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Old 08-12-2013, 12:07 PM
2,633 posts, read 5,324,213 times
Reputation: 2867


Howdy folks,

Water restrictions have hit my area pretty hard. I planned for this in the back yard, going with very drought tolerant Bermuda hybrid for the grass area in the back yard, some shade trees, natives, etc. This area is doing quite well, even with almost no irrigation.

The front yard is another story. It is currently builder-installed St Augustine sod, with a few mulch/flower beds. I've got some youngish oak trees (Red and Pin) that will handle the climate, a fig tree in the front flower bed and some native Texas Sage to eventually create a hedge to hide a utility box. Everything else has either been yanked since it ate water and looked terrible (SW-facing yard, gets brutalized by heat/sun from noon - sunset) -or- deer have eaten it.

So, I'm working on ideas to replace all of the sodded area. So far, I've come up with a "dry creek" (river rock, small boulder, gravel) that will run from the sidewalk, between the trees and into the side yard. I'm on a decent grade (5%ish?) so when it does rain, this should channel the runoff to the back yard and I'm going to try and divert some of that runoff to feed the trees.

I'm struggling with what to do with the other areas, and would really like to avoid the decomposed granite look that seems to be come prevalent with these xeriscape projects. There will likely be a couple of triangles between mulch beds, the walkway and the dry creek that I don't want to just dump mulch or gravel on - so, long story short - I'm looking for ideas for very drought tolerant ground covers that are deer resistant (some good deer resistant plant suggestions too for the front flower bed) to fill in these spaces. If you have pictures or website links to check out the suggestions, that would be awesome.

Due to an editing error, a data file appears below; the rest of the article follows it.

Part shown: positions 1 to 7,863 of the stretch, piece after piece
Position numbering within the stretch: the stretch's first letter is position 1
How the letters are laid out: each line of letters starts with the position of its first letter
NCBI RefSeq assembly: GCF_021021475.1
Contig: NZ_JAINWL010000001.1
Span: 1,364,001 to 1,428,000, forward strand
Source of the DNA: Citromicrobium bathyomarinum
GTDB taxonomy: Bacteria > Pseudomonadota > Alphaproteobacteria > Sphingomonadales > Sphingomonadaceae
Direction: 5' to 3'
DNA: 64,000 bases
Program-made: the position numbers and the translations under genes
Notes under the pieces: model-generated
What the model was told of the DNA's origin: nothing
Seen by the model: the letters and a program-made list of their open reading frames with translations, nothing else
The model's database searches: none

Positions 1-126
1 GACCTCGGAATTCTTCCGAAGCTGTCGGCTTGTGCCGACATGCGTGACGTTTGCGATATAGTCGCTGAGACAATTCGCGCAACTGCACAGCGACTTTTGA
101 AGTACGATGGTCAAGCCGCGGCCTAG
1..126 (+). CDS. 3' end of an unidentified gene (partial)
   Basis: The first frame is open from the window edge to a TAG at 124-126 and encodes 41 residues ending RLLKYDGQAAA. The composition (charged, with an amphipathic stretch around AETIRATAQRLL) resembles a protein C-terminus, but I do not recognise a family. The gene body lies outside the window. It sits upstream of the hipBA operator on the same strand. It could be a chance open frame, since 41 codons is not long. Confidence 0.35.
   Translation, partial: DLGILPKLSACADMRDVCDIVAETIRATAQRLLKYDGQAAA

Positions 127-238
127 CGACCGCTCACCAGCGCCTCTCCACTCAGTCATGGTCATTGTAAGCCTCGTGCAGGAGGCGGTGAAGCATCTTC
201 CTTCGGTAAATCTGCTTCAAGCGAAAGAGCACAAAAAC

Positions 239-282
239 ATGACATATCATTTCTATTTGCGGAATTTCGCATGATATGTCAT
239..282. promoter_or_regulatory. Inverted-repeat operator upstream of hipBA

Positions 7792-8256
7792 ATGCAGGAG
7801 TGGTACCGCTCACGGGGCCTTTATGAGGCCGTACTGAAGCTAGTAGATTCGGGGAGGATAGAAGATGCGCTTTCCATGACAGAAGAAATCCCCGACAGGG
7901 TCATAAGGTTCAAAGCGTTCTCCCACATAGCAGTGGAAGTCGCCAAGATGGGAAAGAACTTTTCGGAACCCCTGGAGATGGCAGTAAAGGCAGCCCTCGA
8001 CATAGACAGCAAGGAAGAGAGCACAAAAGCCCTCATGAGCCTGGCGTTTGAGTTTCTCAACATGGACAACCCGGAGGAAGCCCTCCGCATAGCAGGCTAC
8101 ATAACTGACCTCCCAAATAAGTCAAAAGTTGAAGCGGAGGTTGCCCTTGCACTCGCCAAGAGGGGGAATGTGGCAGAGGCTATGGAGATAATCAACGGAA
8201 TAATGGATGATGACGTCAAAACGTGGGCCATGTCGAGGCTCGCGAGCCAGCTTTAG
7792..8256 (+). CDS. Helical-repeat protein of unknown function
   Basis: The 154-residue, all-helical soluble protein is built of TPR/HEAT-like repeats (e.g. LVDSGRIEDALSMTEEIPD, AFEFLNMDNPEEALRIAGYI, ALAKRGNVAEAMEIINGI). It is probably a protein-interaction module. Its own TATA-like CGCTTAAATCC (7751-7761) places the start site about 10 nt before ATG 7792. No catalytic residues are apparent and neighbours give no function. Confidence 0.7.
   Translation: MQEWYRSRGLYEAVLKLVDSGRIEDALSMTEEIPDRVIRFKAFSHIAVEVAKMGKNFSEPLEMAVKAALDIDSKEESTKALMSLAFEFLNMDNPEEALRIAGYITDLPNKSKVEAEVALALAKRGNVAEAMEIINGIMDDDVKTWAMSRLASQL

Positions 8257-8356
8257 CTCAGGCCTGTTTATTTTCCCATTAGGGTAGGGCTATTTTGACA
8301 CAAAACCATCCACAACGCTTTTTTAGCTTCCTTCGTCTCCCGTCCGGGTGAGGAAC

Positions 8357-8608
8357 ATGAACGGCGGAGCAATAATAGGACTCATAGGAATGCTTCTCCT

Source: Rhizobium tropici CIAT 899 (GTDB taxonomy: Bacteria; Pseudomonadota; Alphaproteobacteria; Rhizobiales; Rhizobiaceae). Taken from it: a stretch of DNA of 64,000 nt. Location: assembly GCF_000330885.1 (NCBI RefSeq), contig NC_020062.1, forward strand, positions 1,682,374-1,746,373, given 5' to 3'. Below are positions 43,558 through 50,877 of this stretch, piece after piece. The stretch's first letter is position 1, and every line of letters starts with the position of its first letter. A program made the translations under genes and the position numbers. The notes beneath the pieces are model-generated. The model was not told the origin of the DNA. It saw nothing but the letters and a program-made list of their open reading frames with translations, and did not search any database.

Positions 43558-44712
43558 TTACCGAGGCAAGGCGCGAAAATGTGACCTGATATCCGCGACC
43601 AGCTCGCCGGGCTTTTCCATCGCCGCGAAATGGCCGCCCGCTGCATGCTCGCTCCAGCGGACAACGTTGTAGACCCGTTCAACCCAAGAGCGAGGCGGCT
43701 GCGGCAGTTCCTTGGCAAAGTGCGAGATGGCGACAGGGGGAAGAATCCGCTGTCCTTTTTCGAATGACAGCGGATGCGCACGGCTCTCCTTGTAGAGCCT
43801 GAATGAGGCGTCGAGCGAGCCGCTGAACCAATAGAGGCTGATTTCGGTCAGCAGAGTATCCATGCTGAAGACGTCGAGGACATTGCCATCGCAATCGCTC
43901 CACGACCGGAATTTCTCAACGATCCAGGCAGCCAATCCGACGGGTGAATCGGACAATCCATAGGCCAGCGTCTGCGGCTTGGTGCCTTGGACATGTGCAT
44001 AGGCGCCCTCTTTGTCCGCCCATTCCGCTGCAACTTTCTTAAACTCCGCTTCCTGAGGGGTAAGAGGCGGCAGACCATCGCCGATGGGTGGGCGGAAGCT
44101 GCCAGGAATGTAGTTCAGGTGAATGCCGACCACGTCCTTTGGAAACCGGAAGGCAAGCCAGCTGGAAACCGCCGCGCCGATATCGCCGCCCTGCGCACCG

- Thanks in advance!
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Old 08-12-2013, 12:40 PM
Location: Chapel Hill, N.C.
36,434 posts, read 41,608,566 times
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google is our friend
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Old 08-12-2013, 12:53 PM
2,633 posts, read 5,324,213 times
Reputation: 2867
Originally Posted by no kudzu View Post
google is our friend
Really? Gee, hasn't tried that. Ever occur to you that some folks like to get input from multiple sources? Or possibly get design ideas from folks who may have done the same thing?
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Old 08-12-2013, 10:18 PM
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EzPeterson NoKudzu is right about Google being your friend. You went into depth about what you have done and what you don't like but xeriscopic planting is pretty specific to each locality. You never once said where you are so there is no way to give you any ideas. What works in northern NM might work in Utah or in Denver and it may not work in Houston, and it most certainly won't work the same in Boston or Portland and Anchorage. Each requires different plants for different sun, altitude, humidity and rainfall conditions.

So with the limited info you gave to work with.... your best bet is to Google xeriscape gardens, regulations and landscape with your city/town/region added to the title. I did this for Denver, which has water restrictions, cold and snow, high altitude and low humidity and not the best soil conditions. Examples of sites I found:

The 20 Best Xeriscape Plants for Colorado | Lot Lines

Xeriscape: Remodel Your Yard | Denver Water